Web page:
From The Studio to the Stage


About our Lessons!

As the biggest of the families of instruments, the percussion program provides opportunities for highly motivated students to work in many different percussion disciplines.
Opportunities will be available to learn percussion instruments like marimba, vibraphone, snare drum, congas, and drums. Will work on the specific techniques of each instruments, as well as reading and interpretation. You will learn and master each instrument as much as you want.

Marimba:
The marimba is a beautiful instrument and can be extremely fun to play. The marimba can achieve a large range of styles and can be played by anyone from beginner to expert. It's easier than you may think.
In this lesson, I will teach you the specific techniques and you will learn to use two and four mallets, granting you the ability to play chords or music with large interval skips more easily. 

Vibraphone: 
Dampening and pedaling, two and four mallets techniques, reading and interpretation.

Snare drum: 
Rudimental and concert techniques, reading and interpretation.

Congas: 
In this lesson, I will teach you the specific techniques and rhythms of playing Afro-Cuban style conga. Will work on one, two and three congas. You will also learn practical exercises that will help you to improve your technique.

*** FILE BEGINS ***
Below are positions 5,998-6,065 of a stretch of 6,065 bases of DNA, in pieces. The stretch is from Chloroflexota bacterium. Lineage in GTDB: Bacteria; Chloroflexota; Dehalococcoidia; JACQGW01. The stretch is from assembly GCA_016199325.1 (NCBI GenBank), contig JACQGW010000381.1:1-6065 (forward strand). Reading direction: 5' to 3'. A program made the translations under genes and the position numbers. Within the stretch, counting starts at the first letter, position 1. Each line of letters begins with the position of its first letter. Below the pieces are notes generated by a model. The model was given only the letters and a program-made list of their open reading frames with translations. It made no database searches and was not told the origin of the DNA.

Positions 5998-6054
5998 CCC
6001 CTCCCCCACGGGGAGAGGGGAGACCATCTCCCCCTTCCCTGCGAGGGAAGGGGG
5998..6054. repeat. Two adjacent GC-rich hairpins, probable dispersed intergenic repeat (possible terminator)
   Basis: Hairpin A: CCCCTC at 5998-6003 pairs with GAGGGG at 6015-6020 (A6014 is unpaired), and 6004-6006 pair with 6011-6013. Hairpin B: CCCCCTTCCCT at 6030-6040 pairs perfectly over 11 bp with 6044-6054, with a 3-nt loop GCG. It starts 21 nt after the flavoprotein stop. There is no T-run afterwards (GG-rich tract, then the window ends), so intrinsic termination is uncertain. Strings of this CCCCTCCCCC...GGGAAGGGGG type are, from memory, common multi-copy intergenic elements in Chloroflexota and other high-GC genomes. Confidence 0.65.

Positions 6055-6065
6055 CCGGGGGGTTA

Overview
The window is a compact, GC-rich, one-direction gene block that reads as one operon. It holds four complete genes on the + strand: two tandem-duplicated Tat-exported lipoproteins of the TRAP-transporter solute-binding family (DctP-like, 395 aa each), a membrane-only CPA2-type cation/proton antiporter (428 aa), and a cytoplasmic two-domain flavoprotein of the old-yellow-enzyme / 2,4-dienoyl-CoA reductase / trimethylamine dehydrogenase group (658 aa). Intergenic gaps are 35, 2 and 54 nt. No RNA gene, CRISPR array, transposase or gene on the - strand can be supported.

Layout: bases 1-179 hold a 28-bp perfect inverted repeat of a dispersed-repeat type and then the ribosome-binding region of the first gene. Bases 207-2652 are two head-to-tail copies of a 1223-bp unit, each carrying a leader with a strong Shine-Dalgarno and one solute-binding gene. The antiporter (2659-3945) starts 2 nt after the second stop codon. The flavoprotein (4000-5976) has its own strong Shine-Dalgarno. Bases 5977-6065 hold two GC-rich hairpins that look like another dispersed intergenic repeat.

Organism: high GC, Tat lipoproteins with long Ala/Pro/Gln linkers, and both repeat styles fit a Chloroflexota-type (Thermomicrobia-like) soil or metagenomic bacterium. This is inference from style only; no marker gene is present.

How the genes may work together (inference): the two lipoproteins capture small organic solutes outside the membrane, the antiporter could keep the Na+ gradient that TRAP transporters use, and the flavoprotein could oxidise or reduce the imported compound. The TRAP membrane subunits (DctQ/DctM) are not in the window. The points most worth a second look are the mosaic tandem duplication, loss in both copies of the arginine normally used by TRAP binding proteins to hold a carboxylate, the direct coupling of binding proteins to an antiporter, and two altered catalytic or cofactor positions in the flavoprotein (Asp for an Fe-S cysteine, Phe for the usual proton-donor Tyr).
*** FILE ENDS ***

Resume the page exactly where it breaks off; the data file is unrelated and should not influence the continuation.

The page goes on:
You will learn rhythms such as Son (Marcha or Tumbao), Rumba, Cha-cha-cha, Mambo, Songo, Afro (6/8), Pilon and many more. 

Drums: 
For beginners and intermediates. Independence and coordination exercises applied to many styles. 

Percussion lessons are for all ages starting at age 6.

Sound and movement, art and biology.
The song will be so artistic activity as you want, but it is unquestionably subject to physiological activities and some physical laws that we can not ignore.


Who should attend: This course is designed for singing students, soloists or choir members (professional or amateur), choir directors, actors and anyone interested in acquiring basic knowledge of vocal techniques as well as the rules to follow for better interpretation and security to any artistic challenge.

With focus on vocal health, breath control, blending the registers, flexibility, range, increasing resonance and projection. We listen to each voice and strive to bring out the innate vocal potential of every singer. Each voice will blossom forth freely with a safe and healthy vocal technique, which will ensure longevity.

Content (Theoretical and Practical):
Basic studies of vocal technique (theory).
Resonance, diction, articulation.
Breathing support projection relaxation awareness of our performance space.
Dysphonia and treatment.
Postural disorders and their consequence.